Okay, my point was taken back to something we were talking about earlier, and about accessing, getting the profile up and accessing government. And I understand why, but most of the conversations been about the US situation. And I think that there's enough of an international community that we will ought to be working with governments around the world, rather than just focusing on the US. And over here, we have been doing quite a bit of work, I put in the chat that the House of Lords, which is the upper house in the UK, parliament is releasing a report tomorrow on the science of aging. And in that there are some very strong recommendations for tackling causes of aging, rather than individual diseases. It's pushing the whole aging agenda forwards on this. So I just don't make it entirely US based. Think about everywhere else that has the ability to work within the community. And look at how COVID is being tackled differently. So again, I mean, I'm not saying that the UK is any good at this stuff. We've had some disasters with COVID. But one good thing that we have done is right from the outset, insisted that any drugs have to go through full proper double blinded clinical trials. So we haven't had the hydroxychloroquine disasters, we've had tax and methadone success. We've had the anti il six successes, things that have just gone into clinic because they've been shown to work. So there are some models that you can use from other countries that might be beneficial. So let's let's make it global, rather than local.
Yeah. And we're very happy to have you on later as well that you can do that. Hopefully, Sunday. You want to
Yeah, no, totally, totally agree. The US is not necessarily a great model for a lot of things these days. And, yeah, and we shouldn't, I mean, I guess it just happens, because we all are, many of us are in the US. But to the extent where we can get a friendly country. I mean, this is amazing that the I didn't know that the UK government was about to come out with a with a aging report. So that's fantastic. I mean, that that's a model. And to the extent that we can learn about those and sort of, you know, use them as models for other countries as well to sort of spread it that would be great.
What about that? Because I've also been in touch with the people who are at the sharp end of the British efforts in this area. And I think one person that I briefly drew the attention to a few months ago with Tina woods, who has led the what had to be called the all parliamentary, all party parliamentary group on longevity, and has produced some fantastic reports. It would certainly I think, Lynne, I think you agree, be great to get Tina to give us an in depth report on what she did and how it's been going.
I absolutely. We're trying to tie that together with the House of Lords report as well. So I'm not allowed to give 10 or a copy until tomorrow because there is a formal embargo on it. Apparently are being considered To the House of Lords if I released it today. But yeah, I've been working with the APG for longevity and the House of Lords committee on this, and that there really is a very big tribe. And one thing that I think would be useful to this group, Tina brings in an AI background. So she's looking at Big Data. She's looking at all the issues that we've got in the UK, but I'm sure they're replicable elsewhere. So how we utilize the data, we've got the NHS in the UK has standardized patient records, we've got full birth to death histories, but the problem is accessing them because of different data packages used to collect them in compatibility between systems, but also a big privacy issue and how we need to actually rethink the use of patient data, if we're going to make use of it in the aging context.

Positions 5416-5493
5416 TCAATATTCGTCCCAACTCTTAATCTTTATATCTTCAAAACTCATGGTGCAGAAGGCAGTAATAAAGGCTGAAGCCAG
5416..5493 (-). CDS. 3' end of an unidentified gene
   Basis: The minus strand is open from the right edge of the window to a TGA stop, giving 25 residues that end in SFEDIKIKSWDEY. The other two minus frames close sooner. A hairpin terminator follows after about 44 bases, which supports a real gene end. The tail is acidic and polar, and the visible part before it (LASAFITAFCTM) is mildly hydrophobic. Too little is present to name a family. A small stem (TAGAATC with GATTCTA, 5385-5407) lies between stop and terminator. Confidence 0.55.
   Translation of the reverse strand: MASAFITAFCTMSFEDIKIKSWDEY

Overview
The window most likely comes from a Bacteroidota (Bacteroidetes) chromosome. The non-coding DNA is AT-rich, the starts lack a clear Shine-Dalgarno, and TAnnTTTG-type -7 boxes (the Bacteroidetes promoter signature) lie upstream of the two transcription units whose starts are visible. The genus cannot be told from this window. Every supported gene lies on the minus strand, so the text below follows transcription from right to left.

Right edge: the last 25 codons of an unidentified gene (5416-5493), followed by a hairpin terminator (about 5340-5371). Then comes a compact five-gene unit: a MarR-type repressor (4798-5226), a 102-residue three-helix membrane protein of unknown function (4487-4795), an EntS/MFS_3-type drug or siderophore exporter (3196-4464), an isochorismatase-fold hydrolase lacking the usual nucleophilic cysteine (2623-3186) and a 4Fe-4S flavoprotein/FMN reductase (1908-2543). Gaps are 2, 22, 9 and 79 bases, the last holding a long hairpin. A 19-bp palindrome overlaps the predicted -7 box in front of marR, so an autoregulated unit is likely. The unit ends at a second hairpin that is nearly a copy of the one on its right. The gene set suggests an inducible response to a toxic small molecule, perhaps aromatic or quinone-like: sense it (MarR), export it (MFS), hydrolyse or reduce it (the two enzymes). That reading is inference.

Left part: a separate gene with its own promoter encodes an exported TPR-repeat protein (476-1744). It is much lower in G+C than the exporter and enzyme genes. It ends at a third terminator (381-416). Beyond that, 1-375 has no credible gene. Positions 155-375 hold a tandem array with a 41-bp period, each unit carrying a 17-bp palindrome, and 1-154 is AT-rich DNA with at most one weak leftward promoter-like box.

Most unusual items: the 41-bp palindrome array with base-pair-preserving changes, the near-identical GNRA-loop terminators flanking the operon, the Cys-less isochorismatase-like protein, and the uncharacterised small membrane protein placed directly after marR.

For that, we are probably going to have a spin off meeting with Adrian Crapo, who's here on the call, who is working on self serving communities and for different types of data structure models. And but I just want to check in with you, Sonia, do you have to hop off at the hour? Because we're now three minutes over?
Unfortunately, I do. I didn't want to say anything, but I do kind of have to go.
Okay, okay. Yes, I just want to be sure that that will leave people an out. And I would say for those who are still interested to stay on, we still have a few hands up. But Tanya, hey, I can't thank you enough for enabling us to do this. We will have you on again next month. And we are going to be discussing the industry events, but specifically and up to then I hopefully have a reply from all of you guys to the form that I send out, because then we can review everyone else's answers. And hopefully create some membership profiles. But for now, Sonia, thank you so so, so much for enabling us to, to do this work, hopefully this year, so you can hold us accountable to it for it was only up to you. But thank you,
thank you. And thank you. And thanks for everybody for being part of this group I'm really enjoying and so happy and you know, honored to be part of it. So, so thankful.
Bye. Bye, Sonia.
Okay, great. So what for whoever would like to say I think there were still a few questions that were floating about in the room. And then I would love to open up, we gather room, so we can all kind of like, discuss and socialize a little bit more and a little bit more and a little bit more. informally. So I don't know, if you still wanted to discuss a few of the questions here. Uh, Joe, I see that you had your hand up, too. And we have JJ and Keith. So maybe you want to go out and go with the questions. And then we can see whether afterwards we move on to the s or together space.